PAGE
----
As we enter 2006, outsourcing stands at a new inflection point. Fundamental and seismic changes are altering the structure of our industry. I see three events that are causing this sea change:
- Buyer unrest is causing a change in outsourcing transactions. They will morph from monolithic mega-deals into higher value deals with smaller components.Until recently, large monolith contracts were the norm. This trend started in the early 1990s when the purchasing departments of large corporations began paying attention to the outsourcing phenomenon. They applied traditional purchasing thinking to outsourcing–understandable, since that’s what they knew. They wanted to consolidate their suppliers, giving each a larger amount of the spend. The result: the corporation would get a larger discount and wring cost out of the process because of the economics of economies of scale.
So outsourcing saw corporations giving larger and larger contracts, grouping more and more processes to fewer and fewer suppliers. This led to the recent consolidation among suppliers.
But enough time has passed to assess the results of these deals and the results of procurement-type thinking. At Everest we hear rumblings of a low-grade dissatisfaction with these large outsourcing deals. Buyers say they are hard to manage because many of the suppliers’ workings are opaque to them. They say they don’t understand what’s going on around them or to them.
Outsourcing buyers now want to structure deals differently.
Next year I believe smaller transactions will permeate all aspects of outsourcing. Next year buyers will want to break up their outsourcing contracts into smaller bundles so that the effort will produce not only the traditional cost savings but also higher business value. They will be searching for suppliers who can provide this value, which may be different from the traditional suppliers who were adept at simply wringing out cost.
I predict buyers will start with ITO contracts, but it won’t be long before this trend spills into BPO. For example, today applications development and maintenance (ADM) is rarely bundled with infrastructure management, formerly a common occurrence.
- Offshoring is here to stay.Offshoring is the mother of all outsourcing changes. It has completely changed the way we think about work. Today it’s unthinkable that companies would even consider not taking advantage of the tremendous cost-saving opportunities when using offshore labor.
These numbers are causing both buyers and suppliers to rethink the entire outsourcing process. Offshoring has dramatically expanded what a company can outsource and the kind of savings it can get when it outsources.
- The arrival of aggressive new suppliers.Today there are a host of new names on the supplier list. They are eager and prepared to take advantage of the first two changes. They have offices in India, China, and/or eastern Europe. They are prepared to unbundle services; they put out their shingles as process or industry experts in the outsourcing service they are offering. They keep their ears to the ground to offer what the new kind of buyers want.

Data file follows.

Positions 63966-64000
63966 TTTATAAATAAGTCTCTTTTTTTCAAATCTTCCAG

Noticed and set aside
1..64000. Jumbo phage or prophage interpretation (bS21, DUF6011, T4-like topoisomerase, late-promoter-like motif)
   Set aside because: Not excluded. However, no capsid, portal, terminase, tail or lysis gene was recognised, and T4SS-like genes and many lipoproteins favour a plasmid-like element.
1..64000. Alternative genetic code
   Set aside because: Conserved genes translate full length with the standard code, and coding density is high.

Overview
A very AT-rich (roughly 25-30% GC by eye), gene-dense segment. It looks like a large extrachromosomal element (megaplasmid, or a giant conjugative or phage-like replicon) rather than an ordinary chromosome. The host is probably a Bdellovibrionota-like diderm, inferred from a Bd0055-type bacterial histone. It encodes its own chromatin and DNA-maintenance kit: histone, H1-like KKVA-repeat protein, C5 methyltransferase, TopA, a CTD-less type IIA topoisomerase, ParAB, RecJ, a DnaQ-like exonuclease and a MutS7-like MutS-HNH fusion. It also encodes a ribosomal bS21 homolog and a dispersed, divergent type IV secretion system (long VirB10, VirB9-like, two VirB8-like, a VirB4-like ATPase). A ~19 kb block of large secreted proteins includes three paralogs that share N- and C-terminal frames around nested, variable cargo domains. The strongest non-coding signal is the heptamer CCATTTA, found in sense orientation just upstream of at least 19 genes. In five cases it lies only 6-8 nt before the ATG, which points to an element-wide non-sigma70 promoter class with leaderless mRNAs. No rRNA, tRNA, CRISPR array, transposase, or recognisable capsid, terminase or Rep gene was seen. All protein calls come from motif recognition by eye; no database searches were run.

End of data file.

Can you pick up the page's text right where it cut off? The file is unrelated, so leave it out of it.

What will this brave new world look like?
- The old ITO environment will change.I predict we will start to have smaller contracts for more discrete components of the IT processes. For example, buyers will search out a supplier with a VoIP (voice over Internet protocol) specialty and another to help them integrate their premises switches with the glass floor.
- Everything that can go offshore will move offshore.Both buyers and suppliers will look at outsourcing the components of each process in a new light. For example, desktop and break fix have to stay close to home because customers want their computers fixed now! But there’s no reason why you can’t send server management offshore.
The new, smaller contracts will reflect this type of change.
- The supplier roster will change.The new, fleet-of-foot suppliers will go after this type of business, banking on the fact they can manage them better than the traditional suppliers. They pose a significant challenge to the traditional IT suppliers, who are structured to handle the mega-deals. The traditional players will have to rethink their service offerings, regroup, and restructure to match the needs of the new market.
I believe buyers now want to hire experts. For example, I predict they will farm out different applications to different suppliers based on the depth of their industry knowledge. Specialists will succeed in this new world.
- BPO will flourish.BPO has been steadily growing for years. But the seeds are in place for an explosion in 2006. Now suppliers can focus on a process like human resources (HR), taking the IT and applicable applications, then adding the offshore labor arbitrage to come up with a very enticing BPO offering. Next year I predict suppliers, especially the new upstarts, will be combining services in new ways to expand the boundaries of BPO.
I predict this will happen in HR, in the expense areas like finance and accounting and purchasing, and in specialty areas like claims processing.
- New governance challenges will arise for buyers.The new outsourcing structure will make governance an even greater challenge. Buyers will have to devise more sophisticated ways to manage their outsourcing suppliers. I suggest building an internal corporate expertise in outsourcing.
2006 will be an exciting year for outsourcing. Buckle up!